Two severely-disabled candidates win seats in Japan upper house vote
Reuters -- Jul 22
Two wheelchair-bound candidates won seats in Japan’s upper house vote on Sunday, media projections showed, a sign of changing attitudes towards disabled people in a country where they have long been encouraged to stay in the shadow.

Yasuhiko Funago, a vice president of a company that provides elderly and patient care, has Amyotrophic Lateral Sclerosis (ALS), a progressive neurological disease in which patients gradually lose control of most of their muscles.

Although a lower house lawmaker in the past was diagnosed with ALS after winning a seat, no one had previously begun a career in parliament after being diagnosed with the disease, according to the Japan ALS Association.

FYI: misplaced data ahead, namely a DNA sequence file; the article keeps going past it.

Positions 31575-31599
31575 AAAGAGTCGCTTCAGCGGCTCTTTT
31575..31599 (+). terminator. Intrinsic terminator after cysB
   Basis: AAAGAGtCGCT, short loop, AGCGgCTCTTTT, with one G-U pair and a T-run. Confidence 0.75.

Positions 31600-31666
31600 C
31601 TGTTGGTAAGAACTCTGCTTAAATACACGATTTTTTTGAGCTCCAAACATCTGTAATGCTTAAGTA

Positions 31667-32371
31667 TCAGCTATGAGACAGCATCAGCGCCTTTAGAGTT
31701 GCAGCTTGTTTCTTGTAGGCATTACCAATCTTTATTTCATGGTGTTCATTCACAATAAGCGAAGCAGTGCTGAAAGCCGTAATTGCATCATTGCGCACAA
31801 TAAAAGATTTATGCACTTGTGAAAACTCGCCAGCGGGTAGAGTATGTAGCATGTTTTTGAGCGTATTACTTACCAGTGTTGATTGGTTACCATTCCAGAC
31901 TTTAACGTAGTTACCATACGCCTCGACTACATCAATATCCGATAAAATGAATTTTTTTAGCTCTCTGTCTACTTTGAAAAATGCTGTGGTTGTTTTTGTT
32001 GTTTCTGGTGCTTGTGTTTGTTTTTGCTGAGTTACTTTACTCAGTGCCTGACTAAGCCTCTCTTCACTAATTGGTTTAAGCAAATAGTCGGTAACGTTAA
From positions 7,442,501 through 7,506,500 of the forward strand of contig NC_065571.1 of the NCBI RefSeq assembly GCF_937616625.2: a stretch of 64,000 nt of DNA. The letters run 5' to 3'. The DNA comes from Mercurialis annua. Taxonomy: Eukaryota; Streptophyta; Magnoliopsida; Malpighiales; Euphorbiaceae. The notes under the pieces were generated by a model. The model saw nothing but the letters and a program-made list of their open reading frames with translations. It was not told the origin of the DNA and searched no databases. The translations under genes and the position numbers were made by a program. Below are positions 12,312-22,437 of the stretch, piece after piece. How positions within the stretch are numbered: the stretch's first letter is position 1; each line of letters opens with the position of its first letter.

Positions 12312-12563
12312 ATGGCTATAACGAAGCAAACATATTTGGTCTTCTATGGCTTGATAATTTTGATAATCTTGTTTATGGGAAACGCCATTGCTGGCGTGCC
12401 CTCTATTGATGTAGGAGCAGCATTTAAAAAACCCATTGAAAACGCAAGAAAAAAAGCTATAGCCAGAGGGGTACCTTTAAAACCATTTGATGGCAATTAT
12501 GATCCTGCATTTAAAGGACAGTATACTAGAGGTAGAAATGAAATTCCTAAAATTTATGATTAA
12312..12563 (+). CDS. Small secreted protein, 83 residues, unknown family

The other candidate is Eiko Kimura, who has cerebral palsy. Both of them were running from a small opposition group, the Reiwa Shinsengumi.

“We will of course have specialists accompany them and look after them,” Taro Yamamoto, head of the Reiwa Shinsengumi, told a commercial broadcaster after polls closed on Sunday evening.

“But primary responsibility to take care them falls on parliament, which will be called on to provide them with reasonable accommodation.”

Besides Funago and Kimura, Rie Saito, who lost her hearing as an infant, was running from the largest opposition Constitutional Democratic Party of Japan.

Media had not yet called her race, but if Saito wins, she will be the first deaf member of parliament in post-World War Two Japan.

News source: Reuters
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